I met Leroy Terrelonge about eight years ago. He was a little boy then. His parents were trying to teach him, I guess, about the peculiarities of the wider world. So they took him along to a packed public hearing that I was writing about, on the perennial subject of cuts being made to the public schools budget in Tampa.
Leroy, then 9 years old, wasn't all that interested. He had other things on his mind - namely, the novel in his hands.
Leroy had another book with him when I saw him again last week. It was The Importance of Being Earnest, the play by Oscar Wilde. It was the teenager's college-level English homework, to be read during breaks at his part-time job behind the pharmacy counter at a Walgreens in Palm River, east of Tampa.
A lot happens in eight years.
A boy grows. He turns 17, gets ready to graduate from high school. He applies for college.
And in Leroy Terrelonge's case, he prepares to go to Harvard.
Around Tampa Bay Tech, his friends tease him by calling him Mr. Harvard. His teachers dream of him being cloned.
He really is one in a million, so bright that it never occurs to him to think of what a gift he possesses. "I don't feel like I'm smarter or anything," he says. "I just do my work."
He carries so many books around with him that he recently wore out his book bag. The one he had when we met was hooked up to a luggage carrier, so he could pull it like a suitcase.
As I write this, Leroy is waiting to hear if he'll win a big scholarship to help pay for Harvard. He has plans already for what happens after he finishes there. He wants to speak several languages, to work in government, maybe the United Nations.
After learning Spanish in school, he taught himself French. Now, in that pull-along book bag, he has a CD player and discs for learning Russian.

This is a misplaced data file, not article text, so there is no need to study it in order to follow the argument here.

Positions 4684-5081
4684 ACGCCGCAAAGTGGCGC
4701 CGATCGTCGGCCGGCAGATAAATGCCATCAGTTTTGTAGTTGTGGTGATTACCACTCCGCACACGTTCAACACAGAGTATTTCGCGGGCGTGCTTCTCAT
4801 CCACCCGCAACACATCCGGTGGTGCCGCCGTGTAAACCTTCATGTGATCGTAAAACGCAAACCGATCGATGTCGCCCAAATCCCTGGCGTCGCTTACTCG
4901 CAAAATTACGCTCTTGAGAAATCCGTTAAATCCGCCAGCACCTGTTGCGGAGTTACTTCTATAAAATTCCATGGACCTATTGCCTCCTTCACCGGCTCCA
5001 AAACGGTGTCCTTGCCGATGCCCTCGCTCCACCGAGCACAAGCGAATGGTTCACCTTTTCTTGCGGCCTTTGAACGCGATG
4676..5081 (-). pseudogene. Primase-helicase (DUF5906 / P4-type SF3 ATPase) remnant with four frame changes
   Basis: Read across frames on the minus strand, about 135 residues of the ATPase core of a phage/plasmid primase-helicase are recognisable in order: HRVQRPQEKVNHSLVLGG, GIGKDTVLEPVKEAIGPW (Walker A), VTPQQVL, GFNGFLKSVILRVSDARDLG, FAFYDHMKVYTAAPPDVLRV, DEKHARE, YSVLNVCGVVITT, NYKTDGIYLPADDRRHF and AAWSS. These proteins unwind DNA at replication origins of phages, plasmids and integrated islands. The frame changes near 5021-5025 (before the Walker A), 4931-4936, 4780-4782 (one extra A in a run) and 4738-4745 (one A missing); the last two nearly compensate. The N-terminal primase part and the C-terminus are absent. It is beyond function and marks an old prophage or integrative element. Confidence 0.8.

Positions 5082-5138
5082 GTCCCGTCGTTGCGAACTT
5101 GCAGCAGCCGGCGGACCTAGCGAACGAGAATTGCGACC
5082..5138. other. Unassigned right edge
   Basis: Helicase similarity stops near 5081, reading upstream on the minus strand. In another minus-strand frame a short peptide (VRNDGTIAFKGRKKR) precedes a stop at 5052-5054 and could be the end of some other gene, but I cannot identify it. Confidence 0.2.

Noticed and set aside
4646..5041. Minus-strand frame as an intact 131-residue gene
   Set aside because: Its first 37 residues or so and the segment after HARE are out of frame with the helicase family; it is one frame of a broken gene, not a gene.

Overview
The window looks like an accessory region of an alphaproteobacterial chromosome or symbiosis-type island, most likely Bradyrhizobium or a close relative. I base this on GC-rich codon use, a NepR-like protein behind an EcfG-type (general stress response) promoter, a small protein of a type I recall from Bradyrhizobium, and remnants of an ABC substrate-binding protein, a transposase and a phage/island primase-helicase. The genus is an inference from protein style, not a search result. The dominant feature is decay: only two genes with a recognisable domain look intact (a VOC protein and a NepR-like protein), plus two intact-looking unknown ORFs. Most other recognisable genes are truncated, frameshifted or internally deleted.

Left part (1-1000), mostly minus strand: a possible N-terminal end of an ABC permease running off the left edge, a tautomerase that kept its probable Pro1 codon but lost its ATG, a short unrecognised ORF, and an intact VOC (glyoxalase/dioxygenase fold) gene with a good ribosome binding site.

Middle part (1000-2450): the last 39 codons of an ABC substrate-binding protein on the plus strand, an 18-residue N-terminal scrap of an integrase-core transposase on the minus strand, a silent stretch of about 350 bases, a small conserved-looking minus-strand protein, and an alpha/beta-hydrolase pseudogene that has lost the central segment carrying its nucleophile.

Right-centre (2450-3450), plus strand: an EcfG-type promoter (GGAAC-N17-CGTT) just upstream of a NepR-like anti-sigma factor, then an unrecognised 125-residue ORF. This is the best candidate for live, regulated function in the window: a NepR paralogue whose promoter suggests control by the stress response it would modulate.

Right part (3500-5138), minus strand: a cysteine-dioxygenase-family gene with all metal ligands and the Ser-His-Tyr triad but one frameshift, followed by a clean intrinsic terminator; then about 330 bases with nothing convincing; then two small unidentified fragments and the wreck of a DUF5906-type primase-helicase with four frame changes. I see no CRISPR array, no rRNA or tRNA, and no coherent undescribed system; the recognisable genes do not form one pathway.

It wasn't always this way. Leroy went to Tampa Bay Tech because he thought he wanted to be a doctor, and the school offers special programs in health sciences. But medicine was more his parents' wish for him than his own. "I wanted," he says in his quiet voice, "to be happy."
So he has begun to pursue this other dream, of communicating with the world.
Leroy Terrelonge will graduate at month's end. Because he is class valedictorian, he has to give a speech. He has chosen to talk about success, about how you're the only person that stands between you and your dreams. "People tell me no," he says, "but I won't take no for an answer."
Some people have made a particular note, in this context, of his color. "They say, "I feel so proud of you because you're a young black man making so much of yourself.' It really makes me uncomfortable, like I'm supposed to wear my race on my back, which I'm not going to do."
No, Leroy Terrelonge will make his own mark on the world, on his own terms. He will be able to say it started in Tampa, with parents who loved him, body and soul, teachers who nurtured his mind and ambition, and a God he believed in. "I think God had a lot to do with it. I don't want to take credit."
These are not good days for the schools. You hear only the bad news, about how the schools are broke, how they produce kids who can't count or read. You hear so much you could just turn the page.
Then along comes the singular tale of Leroy Terrelonge.
He's slender and has large brown eyes. Almost every day, or at least on the days he works at Walgreens, he comes to school dressed improbably in a shirt and tie.
Telling you about him is a particular pleasure. Leroy's story reminds us that one person, using his peculiar gifts, can craft his own future, and the future can be a wonderful thing.